Of the $60.2 million proposed in increased funding over what the colleges and universities are receiving in the current school year, $39.3 million is not earmarked for specific new initiatives.

Budget loophole causes concerns

Malloy is proposing to pay for this initiative using a budget loophole to get around the state’s constitutional spending limits.

Gov. Malloy: "I am not talking about what happened in the past. I am talking about what needs to happen in the future." The system president stands behind him.

Jacqueline Rabe Thomas / The CT Mirror

Gov. Malloy: "I am not talking about what happened in the past. I am talking about what needs to happen in the future." System President Gregory W. Gray stands behind him.

This new approach does not sit well with the union that represents faculty at the four bachelor-degree-granting universities in the system. Outside of the buy-one-get-one-free course and the early college initiatives that are provided line item funding, the proposal would provide payment of $32.2 million for “operations and tuition support” to the system’s central office to determine where it should go.

This is a departure from the state’s current funding structure, where the various institutions have separate funding amounts grouped by two- and four-year schools and online college approved in the state budget. Legislators also approve the specific number of positions the state will pay for each year.

“We are all under the Board of Regents, but the community colleges, Charter Oak State College and the Connecticut State Universities have distinct missions and identities and the legislature should be able to channel funding to these systems accordingly,” the Connecticut State University American Association of University Professors said in a statement Wednesday.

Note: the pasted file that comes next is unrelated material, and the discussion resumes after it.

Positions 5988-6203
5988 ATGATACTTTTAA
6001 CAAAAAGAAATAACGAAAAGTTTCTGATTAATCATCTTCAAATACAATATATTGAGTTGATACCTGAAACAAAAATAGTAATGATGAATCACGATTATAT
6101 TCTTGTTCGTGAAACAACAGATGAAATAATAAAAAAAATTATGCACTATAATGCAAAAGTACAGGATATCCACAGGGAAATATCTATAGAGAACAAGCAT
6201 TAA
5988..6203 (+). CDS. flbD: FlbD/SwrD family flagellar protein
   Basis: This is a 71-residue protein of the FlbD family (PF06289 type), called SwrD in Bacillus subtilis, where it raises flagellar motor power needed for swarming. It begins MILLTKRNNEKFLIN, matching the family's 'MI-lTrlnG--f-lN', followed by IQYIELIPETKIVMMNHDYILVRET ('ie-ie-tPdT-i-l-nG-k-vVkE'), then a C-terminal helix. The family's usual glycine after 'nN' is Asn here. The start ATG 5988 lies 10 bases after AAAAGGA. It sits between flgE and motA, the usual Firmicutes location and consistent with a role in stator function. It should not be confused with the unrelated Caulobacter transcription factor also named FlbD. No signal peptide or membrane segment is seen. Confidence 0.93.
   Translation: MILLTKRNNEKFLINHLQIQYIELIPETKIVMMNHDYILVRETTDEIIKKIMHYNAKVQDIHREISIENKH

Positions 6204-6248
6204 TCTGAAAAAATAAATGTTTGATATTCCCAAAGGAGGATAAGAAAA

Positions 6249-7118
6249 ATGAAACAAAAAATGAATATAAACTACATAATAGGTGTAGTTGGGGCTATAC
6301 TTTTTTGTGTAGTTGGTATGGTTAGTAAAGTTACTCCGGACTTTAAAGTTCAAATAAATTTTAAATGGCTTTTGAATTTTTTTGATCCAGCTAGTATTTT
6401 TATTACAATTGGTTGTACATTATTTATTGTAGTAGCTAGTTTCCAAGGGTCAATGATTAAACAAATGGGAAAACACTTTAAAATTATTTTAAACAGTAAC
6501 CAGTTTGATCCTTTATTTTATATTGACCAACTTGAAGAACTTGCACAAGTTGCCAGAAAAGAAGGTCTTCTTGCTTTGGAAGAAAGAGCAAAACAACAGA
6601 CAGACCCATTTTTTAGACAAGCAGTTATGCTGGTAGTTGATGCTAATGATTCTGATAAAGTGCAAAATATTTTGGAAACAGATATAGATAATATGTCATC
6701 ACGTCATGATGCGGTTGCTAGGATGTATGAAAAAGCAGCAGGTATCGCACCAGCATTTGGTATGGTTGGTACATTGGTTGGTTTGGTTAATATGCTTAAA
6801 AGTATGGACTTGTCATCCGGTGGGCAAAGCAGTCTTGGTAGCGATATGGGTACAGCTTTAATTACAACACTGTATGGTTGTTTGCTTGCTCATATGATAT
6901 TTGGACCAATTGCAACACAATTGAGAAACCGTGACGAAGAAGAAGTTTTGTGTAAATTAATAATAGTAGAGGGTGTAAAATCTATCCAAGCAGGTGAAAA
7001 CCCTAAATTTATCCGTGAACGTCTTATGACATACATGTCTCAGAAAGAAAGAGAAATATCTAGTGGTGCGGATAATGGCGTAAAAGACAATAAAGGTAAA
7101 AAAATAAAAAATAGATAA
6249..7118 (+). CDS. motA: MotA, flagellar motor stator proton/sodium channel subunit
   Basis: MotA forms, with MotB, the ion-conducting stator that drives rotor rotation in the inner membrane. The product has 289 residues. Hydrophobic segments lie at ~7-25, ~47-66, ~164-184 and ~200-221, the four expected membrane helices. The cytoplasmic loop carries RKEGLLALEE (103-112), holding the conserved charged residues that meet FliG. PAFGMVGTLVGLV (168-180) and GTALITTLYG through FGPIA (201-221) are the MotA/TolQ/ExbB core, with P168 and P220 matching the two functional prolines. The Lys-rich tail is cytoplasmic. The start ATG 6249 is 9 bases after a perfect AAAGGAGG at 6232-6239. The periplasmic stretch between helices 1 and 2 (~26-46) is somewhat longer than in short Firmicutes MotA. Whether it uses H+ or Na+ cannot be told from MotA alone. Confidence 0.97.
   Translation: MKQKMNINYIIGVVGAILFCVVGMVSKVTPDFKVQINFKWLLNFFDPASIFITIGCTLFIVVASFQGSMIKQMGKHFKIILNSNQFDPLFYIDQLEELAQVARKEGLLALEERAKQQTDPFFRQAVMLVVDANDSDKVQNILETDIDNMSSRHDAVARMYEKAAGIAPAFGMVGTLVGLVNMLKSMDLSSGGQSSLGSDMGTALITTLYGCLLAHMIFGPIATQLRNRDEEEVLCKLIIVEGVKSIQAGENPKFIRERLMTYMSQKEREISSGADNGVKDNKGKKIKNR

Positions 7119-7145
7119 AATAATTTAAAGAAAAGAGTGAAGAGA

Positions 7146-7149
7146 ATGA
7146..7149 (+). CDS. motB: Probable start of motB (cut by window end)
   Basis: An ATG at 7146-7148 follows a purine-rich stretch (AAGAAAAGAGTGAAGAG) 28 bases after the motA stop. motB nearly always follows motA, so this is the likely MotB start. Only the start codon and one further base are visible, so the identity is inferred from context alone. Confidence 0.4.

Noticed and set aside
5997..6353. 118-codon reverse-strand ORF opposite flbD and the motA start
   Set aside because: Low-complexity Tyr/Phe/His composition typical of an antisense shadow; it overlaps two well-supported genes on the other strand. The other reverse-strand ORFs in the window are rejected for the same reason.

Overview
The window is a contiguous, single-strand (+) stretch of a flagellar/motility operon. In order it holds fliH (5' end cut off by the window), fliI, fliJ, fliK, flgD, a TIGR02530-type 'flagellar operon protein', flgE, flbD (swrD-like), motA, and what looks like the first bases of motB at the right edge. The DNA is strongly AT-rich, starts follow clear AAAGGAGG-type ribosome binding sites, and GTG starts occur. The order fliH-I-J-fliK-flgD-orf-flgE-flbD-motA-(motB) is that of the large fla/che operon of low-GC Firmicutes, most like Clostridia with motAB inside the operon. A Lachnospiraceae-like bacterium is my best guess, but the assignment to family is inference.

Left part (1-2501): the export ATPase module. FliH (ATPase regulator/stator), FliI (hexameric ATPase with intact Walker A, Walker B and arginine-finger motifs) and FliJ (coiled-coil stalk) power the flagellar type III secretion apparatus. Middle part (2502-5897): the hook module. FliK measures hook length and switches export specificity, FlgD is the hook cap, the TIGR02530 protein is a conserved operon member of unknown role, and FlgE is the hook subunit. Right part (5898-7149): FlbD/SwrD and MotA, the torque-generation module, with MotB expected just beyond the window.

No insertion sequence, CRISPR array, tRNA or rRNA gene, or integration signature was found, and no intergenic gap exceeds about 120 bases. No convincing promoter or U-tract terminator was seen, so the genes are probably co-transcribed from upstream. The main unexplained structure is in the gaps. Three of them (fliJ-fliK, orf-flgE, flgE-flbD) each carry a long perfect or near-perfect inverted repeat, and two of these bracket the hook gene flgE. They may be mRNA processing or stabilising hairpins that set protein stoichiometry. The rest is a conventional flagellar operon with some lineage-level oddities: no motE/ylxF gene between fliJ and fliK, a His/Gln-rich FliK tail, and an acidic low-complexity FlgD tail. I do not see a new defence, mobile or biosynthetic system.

“Those who are most directly affected by funding decisions – students, faculty and staff – currently have no influence on how the Board of Regents spends its funds, as these decisions are made in Committee with no student, faculty, or staff representation,” the statement said.

The union also expressed concern that the plan does not outline how many new teaching positions will be funded to accommodate the projected enrollment increases. The governor’s proposed budget reflects no increase in state-funded positions.

When Malloy persuaded the legislature last year to adopt the “Next Generation” 10-year plan for the University of Connecticut, promises were made to increase the number of faculty by 259 by the 2023-24 school year — to accommodate the promised 30 percent boost in enrollment. That long-term plan for UConn also promised $825 million in additional state support to cover operating expenses.

A similar plan is not expected for the state’s other public college system.

“We are disappointed that funding for additional faculty and student support is not included in the bill,” the organization wrote.

Asked about how this money will funnel down to individual colleges, Malloy said that will be up to the schools’ leaders.

“That’s a decision for the Regents system,” he said.